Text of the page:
This Week in CTE: Experts on NPR’s ‘On Point’ Weigh in on CTE

August 12th, 2016

 

CONVERSATION OF THE WEEK

Earlier this week, experts weighed in on the shift from vocational education to today’s Career Technical Education (CTE) on NPR’s On Point. Listen to the hour-long discussion featuring Shaun Dougherty, author of the recent study, Career and Technical Education in High School: Does It Improve Student Outcomes? The conversation spilled over into the comments section where listeners voiced their own experiences with CTE.

RESOURCE OF THE WEEK

Students can earn up to $2,500 if they plan to continue their studies in CTE, thanks to the Horatio Alger Association. Applications are accepted on a rolling deadline here.

WEBINAR OF THE WEEK

Register now for our upcoming webinar, “Kentucky Gets Students on TRACK with Youth Apprenticeship“! At 2 p.m. ET, on August 31, Kentucky leaders will discuss the state’s youth pre-apprenticeship program, Tech Ready Apprentices for Careers in Kentucky. Join us to hear how the program started, how success is being measured and the lessons they’ve learned along the way.

This webinar is part of a yearlong series on work-based learning co-hosted by Advance CTE and the Appalachia Regional Comprehensive Center. In case you missed our earlier webinars, be sure to check out the initiatives in Tennessee and West Virginia.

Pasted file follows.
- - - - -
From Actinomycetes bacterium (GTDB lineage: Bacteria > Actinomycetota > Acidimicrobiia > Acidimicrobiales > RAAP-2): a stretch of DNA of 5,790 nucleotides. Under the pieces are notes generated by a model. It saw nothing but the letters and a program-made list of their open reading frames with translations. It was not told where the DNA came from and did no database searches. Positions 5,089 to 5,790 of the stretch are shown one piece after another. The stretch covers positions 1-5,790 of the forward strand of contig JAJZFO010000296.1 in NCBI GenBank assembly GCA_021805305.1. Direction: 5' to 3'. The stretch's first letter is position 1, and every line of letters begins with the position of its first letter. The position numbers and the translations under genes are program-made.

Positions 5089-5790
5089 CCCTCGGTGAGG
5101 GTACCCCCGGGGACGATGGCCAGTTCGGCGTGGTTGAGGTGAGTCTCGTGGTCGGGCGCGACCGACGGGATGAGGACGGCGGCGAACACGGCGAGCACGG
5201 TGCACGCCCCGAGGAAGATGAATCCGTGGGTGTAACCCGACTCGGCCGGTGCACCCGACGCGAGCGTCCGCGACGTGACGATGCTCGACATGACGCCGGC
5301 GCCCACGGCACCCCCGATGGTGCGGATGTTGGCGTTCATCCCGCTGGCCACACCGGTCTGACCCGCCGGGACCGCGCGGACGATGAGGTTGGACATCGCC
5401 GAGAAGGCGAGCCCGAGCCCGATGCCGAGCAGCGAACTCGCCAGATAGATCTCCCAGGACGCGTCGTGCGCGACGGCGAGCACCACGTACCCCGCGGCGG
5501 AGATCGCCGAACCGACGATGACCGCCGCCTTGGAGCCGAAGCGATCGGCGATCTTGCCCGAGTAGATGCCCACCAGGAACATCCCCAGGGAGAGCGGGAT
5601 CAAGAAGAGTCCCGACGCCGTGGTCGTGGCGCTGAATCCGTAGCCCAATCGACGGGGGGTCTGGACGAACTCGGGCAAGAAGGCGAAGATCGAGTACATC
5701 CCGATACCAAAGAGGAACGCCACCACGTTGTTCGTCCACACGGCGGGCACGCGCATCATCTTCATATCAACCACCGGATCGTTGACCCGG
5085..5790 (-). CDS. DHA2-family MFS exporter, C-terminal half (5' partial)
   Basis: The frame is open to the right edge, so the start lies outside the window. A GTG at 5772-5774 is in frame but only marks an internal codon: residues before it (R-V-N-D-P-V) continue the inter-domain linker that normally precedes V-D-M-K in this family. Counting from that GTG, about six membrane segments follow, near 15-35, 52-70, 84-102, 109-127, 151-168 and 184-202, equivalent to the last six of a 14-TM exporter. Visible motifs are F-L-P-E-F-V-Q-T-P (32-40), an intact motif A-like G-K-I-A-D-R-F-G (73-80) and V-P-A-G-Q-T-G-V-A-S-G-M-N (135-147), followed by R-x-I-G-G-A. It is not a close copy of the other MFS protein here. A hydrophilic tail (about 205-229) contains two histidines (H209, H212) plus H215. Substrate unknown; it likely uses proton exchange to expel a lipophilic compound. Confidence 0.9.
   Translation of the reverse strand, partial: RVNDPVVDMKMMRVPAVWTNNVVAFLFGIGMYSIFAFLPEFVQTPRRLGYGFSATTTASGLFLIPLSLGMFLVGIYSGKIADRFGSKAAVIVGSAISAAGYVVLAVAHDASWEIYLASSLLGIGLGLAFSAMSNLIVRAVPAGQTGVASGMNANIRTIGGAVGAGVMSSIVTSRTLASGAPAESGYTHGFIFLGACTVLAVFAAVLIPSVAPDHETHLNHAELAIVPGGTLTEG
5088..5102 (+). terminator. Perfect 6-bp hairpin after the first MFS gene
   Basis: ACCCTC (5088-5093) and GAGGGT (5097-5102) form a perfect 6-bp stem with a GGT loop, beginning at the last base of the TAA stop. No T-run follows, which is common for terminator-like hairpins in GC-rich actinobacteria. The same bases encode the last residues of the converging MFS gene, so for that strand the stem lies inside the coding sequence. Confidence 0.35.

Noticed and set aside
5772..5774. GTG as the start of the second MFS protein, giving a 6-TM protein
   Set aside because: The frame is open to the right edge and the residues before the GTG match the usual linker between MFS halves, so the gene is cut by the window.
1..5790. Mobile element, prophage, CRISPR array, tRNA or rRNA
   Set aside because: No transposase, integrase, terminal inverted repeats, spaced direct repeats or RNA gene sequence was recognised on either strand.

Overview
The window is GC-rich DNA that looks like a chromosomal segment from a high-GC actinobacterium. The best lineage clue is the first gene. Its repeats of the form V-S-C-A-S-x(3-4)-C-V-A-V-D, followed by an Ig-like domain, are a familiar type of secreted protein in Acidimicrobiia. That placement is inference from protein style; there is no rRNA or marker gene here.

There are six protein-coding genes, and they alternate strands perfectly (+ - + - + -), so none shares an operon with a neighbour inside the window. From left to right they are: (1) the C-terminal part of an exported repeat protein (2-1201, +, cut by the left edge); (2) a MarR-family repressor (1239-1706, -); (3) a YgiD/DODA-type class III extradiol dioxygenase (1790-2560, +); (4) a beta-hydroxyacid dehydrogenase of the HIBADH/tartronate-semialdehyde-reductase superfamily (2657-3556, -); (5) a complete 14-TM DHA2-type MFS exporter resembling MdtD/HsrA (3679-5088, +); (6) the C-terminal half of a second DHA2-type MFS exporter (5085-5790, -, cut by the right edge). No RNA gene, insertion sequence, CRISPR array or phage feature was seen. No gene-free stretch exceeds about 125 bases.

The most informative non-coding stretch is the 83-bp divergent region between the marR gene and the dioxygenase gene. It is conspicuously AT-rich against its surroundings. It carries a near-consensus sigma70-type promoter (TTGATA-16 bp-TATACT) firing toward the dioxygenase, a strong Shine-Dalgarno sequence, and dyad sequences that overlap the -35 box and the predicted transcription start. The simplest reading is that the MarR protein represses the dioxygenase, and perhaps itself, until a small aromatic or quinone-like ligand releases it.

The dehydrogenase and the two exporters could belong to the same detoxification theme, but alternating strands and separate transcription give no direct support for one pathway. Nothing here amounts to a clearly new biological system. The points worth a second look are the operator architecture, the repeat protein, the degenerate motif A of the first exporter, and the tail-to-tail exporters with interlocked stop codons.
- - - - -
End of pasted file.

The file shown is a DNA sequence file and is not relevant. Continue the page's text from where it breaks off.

Katie Fitzgerald, Communications Associate

Tackle Important CTE Issues at the 2016 Fall Meeting!

August 11th, 2016

Join us October 17-19, 2016, in Baltimore, Maryland, for the Advance CTE Fall Meeting! 2016 has been an Advance CTEexciting year for Career Technical Education and Advance CTE. This is your chance to get behind-the-scenes information about the ongoing efforts to reauthorize the Carl D. Perkins Career and Technical Education Act, learn about how other states are implementing the Every Student Succeeds Act and Workforce Innovation & Opportunity Act, and take a deep dive into how you can help advance Putting Learner Success First: A Shared Vision for the Future of CTE.